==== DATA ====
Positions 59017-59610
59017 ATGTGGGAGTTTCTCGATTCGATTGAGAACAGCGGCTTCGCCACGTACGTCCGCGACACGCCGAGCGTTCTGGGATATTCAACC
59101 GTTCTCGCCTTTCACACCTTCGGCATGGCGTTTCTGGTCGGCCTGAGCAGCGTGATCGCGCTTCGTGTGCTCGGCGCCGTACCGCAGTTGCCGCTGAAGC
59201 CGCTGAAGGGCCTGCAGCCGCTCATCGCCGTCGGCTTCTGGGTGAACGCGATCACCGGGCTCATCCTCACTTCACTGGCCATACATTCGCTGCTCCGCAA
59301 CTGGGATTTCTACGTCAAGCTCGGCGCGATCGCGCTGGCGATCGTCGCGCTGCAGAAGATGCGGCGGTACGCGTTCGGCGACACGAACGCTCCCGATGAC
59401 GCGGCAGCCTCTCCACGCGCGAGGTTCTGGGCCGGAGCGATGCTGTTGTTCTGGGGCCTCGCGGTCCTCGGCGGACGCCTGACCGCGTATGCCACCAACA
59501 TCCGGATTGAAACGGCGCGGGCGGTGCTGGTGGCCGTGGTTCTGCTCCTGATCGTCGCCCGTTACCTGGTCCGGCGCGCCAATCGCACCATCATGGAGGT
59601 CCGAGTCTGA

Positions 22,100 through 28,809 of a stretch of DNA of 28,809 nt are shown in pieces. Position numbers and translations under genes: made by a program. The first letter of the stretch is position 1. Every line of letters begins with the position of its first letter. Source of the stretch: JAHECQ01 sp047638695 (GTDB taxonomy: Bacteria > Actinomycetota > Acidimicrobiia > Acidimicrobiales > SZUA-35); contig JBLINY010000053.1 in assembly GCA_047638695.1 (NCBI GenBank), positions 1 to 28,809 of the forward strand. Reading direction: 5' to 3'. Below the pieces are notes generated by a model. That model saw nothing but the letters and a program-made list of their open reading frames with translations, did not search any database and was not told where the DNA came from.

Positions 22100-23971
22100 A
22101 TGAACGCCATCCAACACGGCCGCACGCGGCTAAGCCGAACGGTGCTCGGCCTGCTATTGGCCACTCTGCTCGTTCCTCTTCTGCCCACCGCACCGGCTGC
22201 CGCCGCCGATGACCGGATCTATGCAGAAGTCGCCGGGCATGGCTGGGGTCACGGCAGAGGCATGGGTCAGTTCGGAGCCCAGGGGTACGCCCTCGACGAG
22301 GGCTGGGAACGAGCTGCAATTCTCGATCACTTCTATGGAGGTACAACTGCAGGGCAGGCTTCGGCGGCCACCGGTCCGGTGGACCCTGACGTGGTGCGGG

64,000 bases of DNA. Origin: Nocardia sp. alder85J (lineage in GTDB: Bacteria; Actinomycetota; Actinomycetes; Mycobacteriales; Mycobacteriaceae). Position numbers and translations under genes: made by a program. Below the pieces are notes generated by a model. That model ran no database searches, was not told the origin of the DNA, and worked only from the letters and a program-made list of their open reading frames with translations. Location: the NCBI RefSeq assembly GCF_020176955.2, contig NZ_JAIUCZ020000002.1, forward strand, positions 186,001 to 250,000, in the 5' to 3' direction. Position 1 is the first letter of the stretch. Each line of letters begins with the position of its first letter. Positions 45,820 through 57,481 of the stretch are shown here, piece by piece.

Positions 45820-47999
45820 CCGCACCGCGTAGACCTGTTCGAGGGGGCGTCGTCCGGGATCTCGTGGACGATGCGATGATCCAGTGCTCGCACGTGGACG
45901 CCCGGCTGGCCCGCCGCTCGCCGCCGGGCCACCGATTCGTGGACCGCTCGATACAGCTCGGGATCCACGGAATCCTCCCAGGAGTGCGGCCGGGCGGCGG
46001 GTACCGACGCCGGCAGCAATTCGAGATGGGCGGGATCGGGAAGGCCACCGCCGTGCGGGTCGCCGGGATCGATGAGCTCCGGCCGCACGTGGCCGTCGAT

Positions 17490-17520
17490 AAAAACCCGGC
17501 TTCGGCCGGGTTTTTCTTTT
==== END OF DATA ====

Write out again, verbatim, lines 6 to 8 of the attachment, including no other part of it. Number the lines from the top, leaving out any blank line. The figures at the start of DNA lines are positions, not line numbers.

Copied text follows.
59401 GCGGCAGCCTCTCCACGCGCGAGGTTCTGGGCCGGAGCGATGCTGTTGTTCTGGGGCCTCGCGGTCCTCGGCGGACGCCTGACCGCGTATGCCACCAACA
59501 TCCGGATTGAAACGGCGCGGGCGGTGCTGGTGGCCGTGGTTCTGCTCCTGATCGTCGCCCGTTACCTGGTCCGGCGCGCCAATCGCACCATCATGGAGGT
59601 CCGAGTCTGA